Not long ago, three silly musical lads from various elsewheres found themselves in Taiwan doing some quite serious rocking under the name Roxymoron. Among their many adventures and milestones were a dandy EP entitled Popular Wasteland and a supergroup team-up with Forests to honor the Beach Boys. But most often they could be found charming their friends and playing some fun, sweaty shows around the island. And then they hopped on a plane to England to do more of the same.
The following are excerpts and highlights from a conversation with Roxymoron drummer John Stephenson on the state of the ‘morons (Hint, hint: new music coming!) during a recent visit to his old stomping grounds in Taipei.
Um, why are you here? Didn’t you leave?
I did leave, yes.
The whole band?
The whole band left. We left Taiwan... 13 months ago? Roughly the time it takes a koala bear to have a baby, I guess.
I don’t know if that’s true or not.
So have you had your proverbial koala baby?
I’ve had a koala.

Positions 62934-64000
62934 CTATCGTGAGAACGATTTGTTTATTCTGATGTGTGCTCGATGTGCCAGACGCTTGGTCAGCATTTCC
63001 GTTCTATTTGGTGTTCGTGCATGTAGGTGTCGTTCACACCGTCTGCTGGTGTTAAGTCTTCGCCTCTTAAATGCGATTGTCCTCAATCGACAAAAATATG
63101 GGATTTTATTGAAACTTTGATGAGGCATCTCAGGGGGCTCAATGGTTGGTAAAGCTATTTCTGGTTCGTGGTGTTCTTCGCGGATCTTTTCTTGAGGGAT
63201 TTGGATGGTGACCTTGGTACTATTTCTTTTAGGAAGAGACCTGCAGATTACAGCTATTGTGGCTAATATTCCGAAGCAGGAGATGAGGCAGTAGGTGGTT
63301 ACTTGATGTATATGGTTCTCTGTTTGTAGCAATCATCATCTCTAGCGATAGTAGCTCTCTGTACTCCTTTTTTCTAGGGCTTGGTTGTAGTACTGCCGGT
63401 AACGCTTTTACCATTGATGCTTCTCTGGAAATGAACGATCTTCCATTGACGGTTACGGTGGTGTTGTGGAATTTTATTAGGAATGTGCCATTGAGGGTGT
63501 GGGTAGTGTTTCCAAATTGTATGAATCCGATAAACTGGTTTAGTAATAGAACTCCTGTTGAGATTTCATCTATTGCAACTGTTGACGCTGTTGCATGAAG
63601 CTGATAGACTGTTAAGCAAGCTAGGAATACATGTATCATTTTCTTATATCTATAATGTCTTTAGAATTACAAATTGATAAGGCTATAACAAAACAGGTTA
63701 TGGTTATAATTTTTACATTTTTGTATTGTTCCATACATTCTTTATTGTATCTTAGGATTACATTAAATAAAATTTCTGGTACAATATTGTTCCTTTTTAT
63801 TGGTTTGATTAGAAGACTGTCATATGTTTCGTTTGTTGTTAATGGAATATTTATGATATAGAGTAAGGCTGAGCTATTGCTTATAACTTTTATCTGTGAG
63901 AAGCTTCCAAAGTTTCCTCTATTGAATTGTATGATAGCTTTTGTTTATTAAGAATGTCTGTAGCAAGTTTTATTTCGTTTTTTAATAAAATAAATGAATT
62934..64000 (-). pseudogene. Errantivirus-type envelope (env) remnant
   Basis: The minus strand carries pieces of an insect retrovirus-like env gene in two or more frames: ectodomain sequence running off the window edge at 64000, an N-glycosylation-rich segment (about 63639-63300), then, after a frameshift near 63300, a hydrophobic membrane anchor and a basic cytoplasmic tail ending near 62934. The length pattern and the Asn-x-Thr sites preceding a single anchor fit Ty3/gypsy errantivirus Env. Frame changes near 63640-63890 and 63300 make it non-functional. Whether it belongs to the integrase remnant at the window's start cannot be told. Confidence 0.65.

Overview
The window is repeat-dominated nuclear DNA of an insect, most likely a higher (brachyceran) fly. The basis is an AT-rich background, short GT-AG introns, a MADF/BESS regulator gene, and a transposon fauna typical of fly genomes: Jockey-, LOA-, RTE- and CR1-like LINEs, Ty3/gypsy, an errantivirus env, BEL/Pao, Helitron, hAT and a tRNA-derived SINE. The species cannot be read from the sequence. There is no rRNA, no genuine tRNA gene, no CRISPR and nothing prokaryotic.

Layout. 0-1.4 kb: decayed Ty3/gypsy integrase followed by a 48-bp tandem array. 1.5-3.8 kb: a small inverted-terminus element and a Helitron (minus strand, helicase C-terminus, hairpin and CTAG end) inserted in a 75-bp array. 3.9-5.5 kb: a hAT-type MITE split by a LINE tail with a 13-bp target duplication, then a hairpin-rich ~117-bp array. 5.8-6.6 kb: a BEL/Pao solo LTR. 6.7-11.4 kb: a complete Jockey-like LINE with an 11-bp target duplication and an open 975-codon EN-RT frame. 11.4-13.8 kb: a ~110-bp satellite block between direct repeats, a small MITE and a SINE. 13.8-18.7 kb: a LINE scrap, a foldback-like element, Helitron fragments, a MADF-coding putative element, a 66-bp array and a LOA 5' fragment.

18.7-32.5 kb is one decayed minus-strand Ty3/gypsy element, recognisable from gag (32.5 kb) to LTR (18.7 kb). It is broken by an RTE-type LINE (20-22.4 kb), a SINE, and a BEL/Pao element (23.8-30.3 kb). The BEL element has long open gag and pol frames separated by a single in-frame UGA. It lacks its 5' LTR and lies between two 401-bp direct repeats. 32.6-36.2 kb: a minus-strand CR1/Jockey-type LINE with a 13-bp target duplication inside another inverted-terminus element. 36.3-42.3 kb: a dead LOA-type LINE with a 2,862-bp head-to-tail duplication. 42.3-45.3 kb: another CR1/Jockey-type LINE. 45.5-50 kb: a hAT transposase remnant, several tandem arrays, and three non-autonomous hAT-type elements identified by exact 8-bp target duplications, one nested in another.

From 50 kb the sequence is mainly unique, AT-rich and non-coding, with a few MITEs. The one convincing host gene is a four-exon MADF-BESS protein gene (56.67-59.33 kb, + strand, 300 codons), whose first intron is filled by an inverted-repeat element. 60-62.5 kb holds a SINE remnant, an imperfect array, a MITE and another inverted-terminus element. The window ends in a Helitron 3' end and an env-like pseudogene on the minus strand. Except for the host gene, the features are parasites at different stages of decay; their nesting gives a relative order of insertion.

In the biblical sense?
Yeah, I’ve fucked a koala. It’s dead now. They’re not endangered, are they?
Well, they are when I’m around.
You guys made a difficult decision to relocate to England. Can you recount a little bit what went into that decision and what your goals were?
Well, we were 3 hairy - well, two hairy, 1 very smooth - white guys living in Taiwan, and we’d formed a band by accident, really. We were playing for fun, and it turned out that we quite liked doing it, so we tried to get some shows, and got some shows. And then we got some more shows and…
And then you left.
And then we left. We had never had planned to stay in Taiwan. That was never our plan as people. We all came here individually and wanted to stay for a year, two years... and just gradually through work commitments, relationships and things, and also through music, we ended up staying in Taiwan for 5 years.